New Campus Magazine: Incite

College campuses are supposed to be rollicking hotspots of passion and activism for idealistic and determined youth. Unfortunately, it often seems like our generation, despite good intentions, is more interested in Xbox and ‘The Hills’ than awareness and community. Enter Incite Magazine, a publication that makes a splash in the puddle of the status quo at UC Irvine, by targeting apathy and focusing on making a difference. It is worth your attention and time to locate an issue if your pulse spike when the option of change, self-improvement or even a departure from the norm presents itself.
The glossy-covered first issue of the magazine is available on UCI’s campus and it seems as though it is not short on popularity, as newsstands have already been stripped of the issue. To those who have not yet seen a copy of the new magazine, it is available for your reading pleasure on its Web site,, designed by the magazine’s Web/graphics designer Patis Lee.
The magazine, first distributed on Sept. 24, 2007 and officially launched on Oct. 12, was founded by several Anteaters: Kristin Ladd is the editor-in-chief, Joanna Clay the writing director, Anna Nguyen the design director and Ashley Rallos the layout designer. The staff, as listed on their Web site, is made up of 17 people who share the common goal of cloaking social awareness under the pretense of fun and community to the general college public. Ladd said regarding her staff, ‘We do it half out of the goodness of our hearts and half because we wanted to start something new and fresh that was not yet on campus.’
The strengths of Incite are its simplicity, professionalism and directness. This is not a publication that is blindsided by bias or distracted from its mission by immature writing and inadequate publishing. Rather, it is refreshing in its presentation, clean, well-organized and a pleasure to flip through. Though the first issue is rather small, totaling 22 pages, it feels complete, unified and, to my delight, devoid of fluff pieces. The goal of the magazine is simple, as editor-in-chief, Ladd writes in her first address to Incite readers: ‘The magazine was created solely for you to get a bit more information that I hope you will find both interesting and informative.’
The group’s mission statement is a more professional, paraphrased version of Ladd’s statement. It cites as their goal, ‘[c]reating awareness beyond our common cultural community in an effort to unify people and transcend barriers (through social and political issues, activism, the arts and youth subculture).’
Friday, Oct. 12 marked the day of the official magazine launch party, an affair held on campus in the courtyard of the brand new Student Center, which was fitting for the launch of a brand new publication. Though the turnout was not overwhelming, it drew the attention of schoolweek stragglers and passersby alike. The party featured performances by local bands, a UCI a cappella group and the spoken word group ‘Uncultivated Rabbits.’ One of the Rabbits described themselves and the crowd watching their show, ‘We’re not really bad rappers, just artsy-fartsy people.’ This professional diagnosis well described the crowd gathered at the launch party that Friday night: a group of individuals that do not fit into any one social category. Though the oddness of several performances may cause viewers to deem them beatniks or hipsters, and the intentions of the magazine may conjure up images of the crunchy granola and Birkenstocks world-savers, attendees shared only the interest of uncovering more about our world.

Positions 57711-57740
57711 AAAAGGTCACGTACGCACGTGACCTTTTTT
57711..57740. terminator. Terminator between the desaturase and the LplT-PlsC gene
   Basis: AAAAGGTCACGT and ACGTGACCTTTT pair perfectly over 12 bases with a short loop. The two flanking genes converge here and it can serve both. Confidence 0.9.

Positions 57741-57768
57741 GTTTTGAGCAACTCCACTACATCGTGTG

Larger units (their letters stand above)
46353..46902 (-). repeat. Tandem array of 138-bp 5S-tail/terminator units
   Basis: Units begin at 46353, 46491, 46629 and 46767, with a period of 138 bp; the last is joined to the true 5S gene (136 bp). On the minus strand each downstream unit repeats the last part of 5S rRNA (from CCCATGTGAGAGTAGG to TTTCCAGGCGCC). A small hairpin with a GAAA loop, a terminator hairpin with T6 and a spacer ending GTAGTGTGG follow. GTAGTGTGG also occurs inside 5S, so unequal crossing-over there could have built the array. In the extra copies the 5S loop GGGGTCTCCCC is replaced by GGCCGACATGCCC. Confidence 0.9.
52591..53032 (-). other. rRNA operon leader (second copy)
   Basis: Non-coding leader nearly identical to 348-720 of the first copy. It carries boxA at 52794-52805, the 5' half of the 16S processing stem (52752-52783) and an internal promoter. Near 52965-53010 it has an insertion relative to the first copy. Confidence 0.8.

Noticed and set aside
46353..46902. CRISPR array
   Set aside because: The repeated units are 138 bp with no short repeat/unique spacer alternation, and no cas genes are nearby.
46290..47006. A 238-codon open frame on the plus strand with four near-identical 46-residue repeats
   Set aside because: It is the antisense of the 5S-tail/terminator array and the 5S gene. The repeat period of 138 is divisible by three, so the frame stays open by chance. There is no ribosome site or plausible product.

One of the noblest goals of Incite is its devotion to social awareness. Much of the first issue covers topics of student life not limited to lecture halls and MTV, an article about the group ‘Invisible Children,’ written to bring awareness to underprivileged global youth, and various ‘green’ goals to make our planet a steadily improving place to live. Future issues will share this vibe of change and improvement, with the once-quarterly publication’s sophomore issue due out in January. It will focus on environmental issues, global activism and noble non-governmental organizations.
Ladd says that what makes her proudest of the publication is that ‘we are able to do so much. This process [of creating a magazine] made me realize that in college you can do anything you want, you can start things and it is all possible. The best thing is finding out that you can really do something and it can be everything you want to do in your future.’